View Single Post
  #3 (permalink)  
Old 12-15-2007, 03:10 AM
RayGordon2007 RayGordon2007 is offline
Private
 
Join Date: Jan 2007
Posts: 16
Default

Quote:
Originally Posted by Rogthedodger View Post
We often hear the term "value" used by handicappers to describe what they perceive as a winning bet. This is often criticized as vague and insubstantial, and generally with good reason. But "value" is exactly what we as bettors or handicappers are looking for. If we thought the lines were fairly-priced, there is no way we could justify betting a side at -110 juice - that is a surefire loser. We have to think that the lines are significantly off from their true figures, enough to make a bet profitable.

You can find value by purchasing your TV at Wal-mart for $1000 when it is $1200 at Circuit City, and you similarly can find value by betting Indianapolis -9.5 if the line "should be" -10.5. That is value: buying something at a discount price, whether it be a new TV or a wager ticket at your local sportsbook. The concepts are intimately related, though shopping for merchandise is much more concrete than dealing with the probabilities inherent in thinking about value from a handicapping perspective.

Contrary to popular belief, there can be "value" in losing bets. Imagine I challenge you to a coin flip. If you call it correctly, I agree to pay you $1000. If you are incorrect, you agree to pay me $900. You can unequivocally say that you are on the value side of that bet, regardless of the ultimate result, since your expected payout, over the long term, is greater than your expected losses. Even if we agree to flip only once, and you lose, you will be out $900 but you still were on the (theoretical) winning side of the bet. Luck just didn't swing your way this time around.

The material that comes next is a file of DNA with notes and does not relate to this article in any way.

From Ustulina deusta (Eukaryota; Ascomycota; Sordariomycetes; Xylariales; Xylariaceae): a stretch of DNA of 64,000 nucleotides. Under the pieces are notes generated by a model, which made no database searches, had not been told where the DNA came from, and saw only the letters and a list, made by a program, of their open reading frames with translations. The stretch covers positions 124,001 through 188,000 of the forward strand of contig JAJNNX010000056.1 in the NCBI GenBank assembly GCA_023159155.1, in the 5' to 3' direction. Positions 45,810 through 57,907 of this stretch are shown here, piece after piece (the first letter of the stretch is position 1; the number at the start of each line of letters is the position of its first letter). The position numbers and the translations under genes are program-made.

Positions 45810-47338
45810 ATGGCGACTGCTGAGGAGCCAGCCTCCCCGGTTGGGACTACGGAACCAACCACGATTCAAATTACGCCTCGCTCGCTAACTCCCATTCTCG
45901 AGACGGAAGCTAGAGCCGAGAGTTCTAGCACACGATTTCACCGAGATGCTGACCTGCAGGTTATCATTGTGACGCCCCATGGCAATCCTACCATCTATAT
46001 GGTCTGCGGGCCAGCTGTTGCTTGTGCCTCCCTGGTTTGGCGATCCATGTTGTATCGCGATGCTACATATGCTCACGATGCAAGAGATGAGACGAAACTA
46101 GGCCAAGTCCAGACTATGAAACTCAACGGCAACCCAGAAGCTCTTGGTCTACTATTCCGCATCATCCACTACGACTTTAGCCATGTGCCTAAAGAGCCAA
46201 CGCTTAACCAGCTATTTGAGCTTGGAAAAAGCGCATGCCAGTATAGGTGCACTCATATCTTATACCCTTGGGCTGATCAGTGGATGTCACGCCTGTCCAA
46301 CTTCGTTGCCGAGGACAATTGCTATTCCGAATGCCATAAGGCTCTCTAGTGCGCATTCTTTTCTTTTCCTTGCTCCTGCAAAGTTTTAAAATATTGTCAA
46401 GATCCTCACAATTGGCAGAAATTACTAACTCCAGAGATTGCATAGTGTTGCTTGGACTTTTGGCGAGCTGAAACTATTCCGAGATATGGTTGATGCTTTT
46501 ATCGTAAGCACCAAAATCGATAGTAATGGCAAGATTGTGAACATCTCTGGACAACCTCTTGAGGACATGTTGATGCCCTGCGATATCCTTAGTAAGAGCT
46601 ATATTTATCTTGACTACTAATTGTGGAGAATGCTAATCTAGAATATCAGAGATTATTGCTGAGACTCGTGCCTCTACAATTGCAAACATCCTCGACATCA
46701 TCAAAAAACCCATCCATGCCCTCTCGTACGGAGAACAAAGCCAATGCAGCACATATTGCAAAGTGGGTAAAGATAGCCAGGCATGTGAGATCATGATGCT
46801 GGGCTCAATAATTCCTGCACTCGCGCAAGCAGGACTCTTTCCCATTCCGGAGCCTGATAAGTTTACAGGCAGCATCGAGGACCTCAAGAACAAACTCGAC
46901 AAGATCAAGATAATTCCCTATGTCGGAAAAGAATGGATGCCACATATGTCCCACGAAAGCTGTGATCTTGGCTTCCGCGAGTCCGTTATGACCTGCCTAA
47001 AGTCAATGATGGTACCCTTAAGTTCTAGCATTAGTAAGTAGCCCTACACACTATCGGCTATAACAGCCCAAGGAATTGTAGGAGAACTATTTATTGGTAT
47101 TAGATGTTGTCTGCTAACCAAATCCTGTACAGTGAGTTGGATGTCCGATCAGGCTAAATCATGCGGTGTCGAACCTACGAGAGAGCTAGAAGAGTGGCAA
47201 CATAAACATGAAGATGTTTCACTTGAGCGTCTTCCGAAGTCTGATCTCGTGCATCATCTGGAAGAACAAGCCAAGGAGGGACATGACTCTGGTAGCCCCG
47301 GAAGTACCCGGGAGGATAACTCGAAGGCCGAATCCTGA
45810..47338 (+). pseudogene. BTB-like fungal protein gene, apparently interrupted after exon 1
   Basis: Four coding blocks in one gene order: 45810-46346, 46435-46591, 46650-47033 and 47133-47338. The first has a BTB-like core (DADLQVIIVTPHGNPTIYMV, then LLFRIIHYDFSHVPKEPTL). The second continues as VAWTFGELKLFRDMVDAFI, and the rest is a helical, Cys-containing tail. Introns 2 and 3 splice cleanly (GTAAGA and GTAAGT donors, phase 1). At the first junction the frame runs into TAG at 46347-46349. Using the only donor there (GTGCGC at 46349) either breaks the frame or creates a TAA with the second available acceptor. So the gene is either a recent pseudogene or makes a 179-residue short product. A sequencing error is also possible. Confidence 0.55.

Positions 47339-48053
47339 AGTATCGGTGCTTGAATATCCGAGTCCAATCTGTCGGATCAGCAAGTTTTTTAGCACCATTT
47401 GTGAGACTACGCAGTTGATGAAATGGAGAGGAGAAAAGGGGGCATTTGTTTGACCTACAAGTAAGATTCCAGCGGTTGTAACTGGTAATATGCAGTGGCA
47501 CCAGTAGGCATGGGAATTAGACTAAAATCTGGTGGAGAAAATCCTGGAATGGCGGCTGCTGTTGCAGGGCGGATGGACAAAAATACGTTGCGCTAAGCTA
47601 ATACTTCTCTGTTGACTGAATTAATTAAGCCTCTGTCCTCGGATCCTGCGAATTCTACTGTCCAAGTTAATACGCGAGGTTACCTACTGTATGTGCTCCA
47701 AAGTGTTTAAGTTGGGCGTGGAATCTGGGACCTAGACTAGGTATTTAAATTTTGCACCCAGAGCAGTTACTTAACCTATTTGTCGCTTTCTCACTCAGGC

For a more relevant example, consider an (unlikely) college football game where one team is favored by 39 with a total of 41, and you find an incredibly generous sportsbook that allows side-to-total parlays on this game. A cover by the favorite almost certainly sends the total over. If the favorite is a fair 50-50 bet, parlaying them with the over (at a 13-5 payout) must hold value. Likewise, if the game stays under, there is little chance of the favorite covering. If you think the under is a 50-50 bet, then getting it at 13-5 parlayed with the underdog must hold value. So both favorite-over and underdog-under parlays hold value, even though at least one (and sometimes both) of them will be graded a loser when the final whistle blows.

There are two benchmarks for determining if a potential wager has "value": Market Price - If your bet is at a better line than the one being offered now, or what was offered when the lines closed, you can say you have value. Theoretically, you could "sell" your ticket for a profit at this moment in time. Scalpers and screen-chasers use market lines to determine value nearly exclusively. Conversely, contrarian bettors often look for situations where market price may be less accurate (inefficient) due to unbalanced public betting. The downside, of course, is that the market often changes its opinion, a 3-point favorite may end up being a 6-point favorite by game time. Which number is right? Generally, we can assume the closing numbers are more accurate, as they represent the point where all bets are in, and therefore all opinions have had a chance to influence the lines.